"I know of no one more qualified to write about mediocrity."
- Sir John Hegarty
These days I have much time for reflection on the series of long hours, lucky breaks, brick walls and the occasional breakthrough that tacked together are known as a career. In that time I have found myself drawn to the heretical conclusion that most people would be better off if they stopped trying to be so bloody brilliant and instead concentrated on making the most of being mediocre.
The sooner you come to terms with the possibility that it is a lack of ability, rather than just bad luck, that is holding you back from your rightful position as a Legend, the better. Stop beating yourself up, as well as those around you; learn to accept your limitations, and make the most of your mediocrity. It will not only make you happier, it will also help your career.
Despite your suspicions, my aim is not to insult you. Well, not entirely. I believe there are a number of ways that you can turn the limitations of your talents to your advantage and we'll look at those in the coming weeks with a little help from sources such as Socrates, the movie Moneyball, and five years spent working in casinos.
The problem is not the aspiration to be brilliant, which is quite understandable; the problem is the remote likelihood of success and the personal issues resulting from not being as good as you keep telling yourself you should be. Not terrible, not brilliant, just mediocre. I've met several incredibly smart people who have made little of their talents, but also some exceedingly average ones who have moulded themselves into a great success. There are buckets of self-help books showing you how to be AMAZING! yet none that do much to help the 80 per cent of people who are just "OK".
I expect by now some of you will be thinking, "that's all very well, but obviously this mediocrity stuff doesn't apply to me because I'm actually pretty bloody exceptional". While that is possibly true, it is statistically unlikely. Most people are quite deluded about their abilities and think themselves way better than they actually are.
This phenomenon is known as Superiority Bias or sometimes as "The Lake Wobegon Effect" (the fictional town where all children are above average). A famous 1977 survey at the University of Nebraska–Lincoln found that 94 per cent of the faculty rated themselves as above average. Not the students, this was the teachers who had such a woeful understanding of their place in the world.
The issue is not just that people are not as good as they think, it's also that they struggle to judge between good and bad work. The Dunning-Kruger effect suggests that those who are poor at performing a certain task are also poor at judging how well others perform that same task. Witness the junior staff who are utterly scathing about other people's work, yet who are incapable of doing anything half as good themselves. (No doubt I was one of those.) There are also those irritating people who fight like a cornered mongoose to get through their idea which everyone else can see is clearly "meh" at best. (Me, again.)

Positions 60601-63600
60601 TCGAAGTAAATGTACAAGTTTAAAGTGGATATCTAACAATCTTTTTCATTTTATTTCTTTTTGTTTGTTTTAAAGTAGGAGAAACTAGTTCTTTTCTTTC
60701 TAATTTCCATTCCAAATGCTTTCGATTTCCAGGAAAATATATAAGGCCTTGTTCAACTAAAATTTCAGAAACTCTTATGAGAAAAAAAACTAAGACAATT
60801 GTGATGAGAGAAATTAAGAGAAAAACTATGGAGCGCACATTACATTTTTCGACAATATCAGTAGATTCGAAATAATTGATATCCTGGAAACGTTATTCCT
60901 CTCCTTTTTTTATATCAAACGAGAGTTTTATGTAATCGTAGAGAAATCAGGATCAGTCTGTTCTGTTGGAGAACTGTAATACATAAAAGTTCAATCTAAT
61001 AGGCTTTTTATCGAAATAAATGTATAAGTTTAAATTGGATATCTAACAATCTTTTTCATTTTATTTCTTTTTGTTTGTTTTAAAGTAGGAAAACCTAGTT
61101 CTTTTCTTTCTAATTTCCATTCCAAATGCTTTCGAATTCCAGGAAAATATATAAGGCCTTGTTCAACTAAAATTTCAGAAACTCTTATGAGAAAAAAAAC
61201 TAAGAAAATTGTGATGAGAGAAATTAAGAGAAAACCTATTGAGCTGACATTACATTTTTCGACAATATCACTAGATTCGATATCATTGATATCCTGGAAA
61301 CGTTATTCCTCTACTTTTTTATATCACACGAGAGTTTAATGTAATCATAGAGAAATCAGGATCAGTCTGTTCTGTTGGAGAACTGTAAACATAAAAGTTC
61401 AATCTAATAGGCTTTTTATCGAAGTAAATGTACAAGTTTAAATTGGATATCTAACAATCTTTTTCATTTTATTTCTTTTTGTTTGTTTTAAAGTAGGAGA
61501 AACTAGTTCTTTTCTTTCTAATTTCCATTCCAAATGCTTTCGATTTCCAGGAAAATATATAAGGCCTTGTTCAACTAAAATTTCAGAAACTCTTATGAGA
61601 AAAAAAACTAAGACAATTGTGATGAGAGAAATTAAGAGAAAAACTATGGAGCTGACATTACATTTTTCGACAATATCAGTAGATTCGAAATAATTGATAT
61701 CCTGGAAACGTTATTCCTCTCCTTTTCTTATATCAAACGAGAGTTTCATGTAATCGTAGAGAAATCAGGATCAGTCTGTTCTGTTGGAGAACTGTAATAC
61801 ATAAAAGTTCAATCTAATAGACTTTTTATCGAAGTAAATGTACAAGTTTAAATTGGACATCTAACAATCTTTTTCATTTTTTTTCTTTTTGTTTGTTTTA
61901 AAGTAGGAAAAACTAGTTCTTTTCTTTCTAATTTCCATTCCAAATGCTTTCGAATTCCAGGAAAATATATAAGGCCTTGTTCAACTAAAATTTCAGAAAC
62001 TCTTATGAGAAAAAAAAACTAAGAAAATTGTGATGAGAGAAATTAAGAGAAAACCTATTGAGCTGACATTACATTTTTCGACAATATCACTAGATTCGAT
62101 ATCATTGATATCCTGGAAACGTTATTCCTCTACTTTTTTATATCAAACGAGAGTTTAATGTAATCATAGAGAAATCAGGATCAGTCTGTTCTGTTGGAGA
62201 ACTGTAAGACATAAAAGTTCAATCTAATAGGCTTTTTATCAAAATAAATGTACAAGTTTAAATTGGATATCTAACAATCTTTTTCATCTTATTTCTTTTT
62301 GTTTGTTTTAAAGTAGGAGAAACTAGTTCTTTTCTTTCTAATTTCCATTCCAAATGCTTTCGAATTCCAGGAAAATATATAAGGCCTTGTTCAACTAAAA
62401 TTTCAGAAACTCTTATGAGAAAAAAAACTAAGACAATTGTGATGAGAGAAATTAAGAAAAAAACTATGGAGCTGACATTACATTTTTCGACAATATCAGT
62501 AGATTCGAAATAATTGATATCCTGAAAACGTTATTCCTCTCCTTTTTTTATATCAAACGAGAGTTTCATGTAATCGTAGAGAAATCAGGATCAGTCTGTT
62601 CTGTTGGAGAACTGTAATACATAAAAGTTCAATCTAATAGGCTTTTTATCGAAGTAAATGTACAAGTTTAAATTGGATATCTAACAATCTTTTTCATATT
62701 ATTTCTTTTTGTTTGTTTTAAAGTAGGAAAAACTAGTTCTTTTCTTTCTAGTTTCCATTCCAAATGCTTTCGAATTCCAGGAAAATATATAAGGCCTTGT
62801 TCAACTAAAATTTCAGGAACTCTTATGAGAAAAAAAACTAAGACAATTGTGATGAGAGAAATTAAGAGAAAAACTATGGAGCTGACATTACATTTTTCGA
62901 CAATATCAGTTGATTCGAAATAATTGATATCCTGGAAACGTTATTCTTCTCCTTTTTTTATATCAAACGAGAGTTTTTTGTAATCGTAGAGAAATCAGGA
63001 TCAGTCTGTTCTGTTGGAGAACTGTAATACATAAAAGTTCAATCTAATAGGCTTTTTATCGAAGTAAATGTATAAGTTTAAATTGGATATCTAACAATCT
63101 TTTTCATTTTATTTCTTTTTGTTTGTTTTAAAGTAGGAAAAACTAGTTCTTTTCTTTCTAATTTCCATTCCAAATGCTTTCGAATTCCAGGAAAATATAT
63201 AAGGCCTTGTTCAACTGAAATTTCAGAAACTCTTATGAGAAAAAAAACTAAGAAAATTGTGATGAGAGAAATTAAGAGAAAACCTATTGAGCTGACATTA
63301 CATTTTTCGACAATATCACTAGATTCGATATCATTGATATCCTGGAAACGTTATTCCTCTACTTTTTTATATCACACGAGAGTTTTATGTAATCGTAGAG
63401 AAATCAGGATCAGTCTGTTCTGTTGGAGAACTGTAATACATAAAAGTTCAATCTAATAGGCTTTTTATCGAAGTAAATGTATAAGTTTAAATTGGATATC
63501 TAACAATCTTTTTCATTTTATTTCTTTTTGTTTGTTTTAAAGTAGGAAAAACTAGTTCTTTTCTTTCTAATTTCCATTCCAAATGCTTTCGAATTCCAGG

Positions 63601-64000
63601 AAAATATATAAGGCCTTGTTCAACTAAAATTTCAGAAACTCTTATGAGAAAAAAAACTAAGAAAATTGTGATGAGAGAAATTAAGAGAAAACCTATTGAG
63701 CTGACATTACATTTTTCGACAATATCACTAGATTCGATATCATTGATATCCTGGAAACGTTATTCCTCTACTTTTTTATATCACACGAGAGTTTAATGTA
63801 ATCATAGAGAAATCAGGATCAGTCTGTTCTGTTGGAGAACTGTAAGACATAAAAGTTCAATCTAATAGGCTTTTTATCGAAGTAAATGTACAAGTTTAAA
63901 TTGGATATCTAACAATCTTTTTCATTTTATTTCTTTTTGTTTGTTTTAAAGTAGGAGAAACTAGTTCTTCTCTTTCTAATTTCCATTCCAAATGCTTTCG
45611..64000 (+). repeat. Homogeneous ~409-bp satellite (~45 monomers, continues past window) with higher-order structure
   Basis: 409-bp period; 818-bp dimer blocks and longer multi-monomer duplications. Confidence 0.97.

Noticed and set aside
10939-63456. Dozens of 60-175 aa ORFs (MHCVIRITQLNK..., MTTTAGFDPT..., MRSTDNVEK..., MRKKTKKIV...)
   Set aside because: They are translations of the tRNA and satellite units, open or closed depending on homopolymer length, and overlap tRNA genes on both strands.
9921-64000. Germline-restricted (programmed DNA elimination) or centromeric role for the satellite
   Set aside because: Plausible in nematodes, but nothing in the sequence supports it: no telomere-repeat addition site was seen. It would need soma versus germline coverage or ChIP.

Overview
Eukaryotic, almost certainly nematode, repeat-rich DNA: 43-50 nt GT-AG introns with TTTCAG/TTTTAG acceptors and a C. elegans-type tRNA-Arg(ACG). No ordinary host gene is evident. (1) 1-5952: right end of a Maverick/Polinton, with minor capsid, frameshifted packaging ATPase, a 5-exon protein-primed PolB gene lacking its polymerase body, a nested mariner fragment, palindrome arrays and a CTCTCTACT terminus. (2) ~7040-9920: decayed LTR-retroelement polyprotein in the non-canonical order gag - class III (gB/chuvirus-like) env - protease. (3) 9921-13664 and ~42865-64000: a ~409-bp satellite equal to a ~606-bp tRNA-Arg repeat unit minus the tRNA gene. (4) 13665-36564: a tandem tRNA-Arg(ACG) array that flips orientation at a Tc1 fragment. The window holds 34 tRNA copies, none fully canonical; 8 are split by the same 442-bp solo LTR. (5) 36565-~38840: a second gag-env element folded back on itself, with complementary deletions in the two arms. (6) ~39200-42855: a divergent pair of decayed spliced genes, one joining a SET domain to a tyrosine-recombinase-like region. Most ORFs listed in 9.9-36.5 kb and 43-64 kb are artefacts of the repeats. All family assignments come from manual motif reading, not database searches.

A senior client of a large UK company once said to me "the trouble with you guys is that you're always trying to give us 100 per cent. There's really no need, we'd be more than happy with 80 per cent." I believe he was saying what most clients are thinking, yet ashamed to admit. Yes, you'll come across clients asking for "amazing, cut-through" work, but their definition of such is almost always very different from yours.
The sales director of a car company once hurried across a room to tell me in gushing tones how impressed he was with our most recent ad for them. My chest involuntarily swelled and I listened eagerly to hear what particular element of our wonderful press ad had most impressed him: The witty headline? The cutting-edge art direction? The iconoclastic theme? "It's got three pictures of our cars in the same ad," he said. "Best thing we've ever run."
Rather than something "absolutely brilliant", business clients are generally searching for something that will do a good job of selling their product and which they won't be sacked for. Advertising people, on the other hand, want to create something which will make them famous and give them an excuse to be drunker than anyone else at an award show. Very, very rarely do these two desires actually coincide.
Books about the likes of Steve Jobs, Richard Branson and Jeff Bezos like to leave the reader with the impression that they could be just as successful and almost as rich if only they tried a little harder. What nonsense.
Only a delusional schoolboy watches a Lionel Messi video and thinks that with a little extra practice he will be playing in a World Cup final. Yes, one in a hundred million schoolboys will be right. But the chances of that schoolboy being you are also one in a hundred million. It's time to play the percentages.
Next week we'll look at a simple test that should give you an idea of just how mediocre you really are and what you should do about it.
• Paul Catmur worked in advertising at a quite good level across New Zealand, the UK and Australia, including co-founding and selling his agency in Auckland. This is the first in a series of articles about converting your limitations into advantages. His advertising podcast is available at www.truthandsoul.co.nz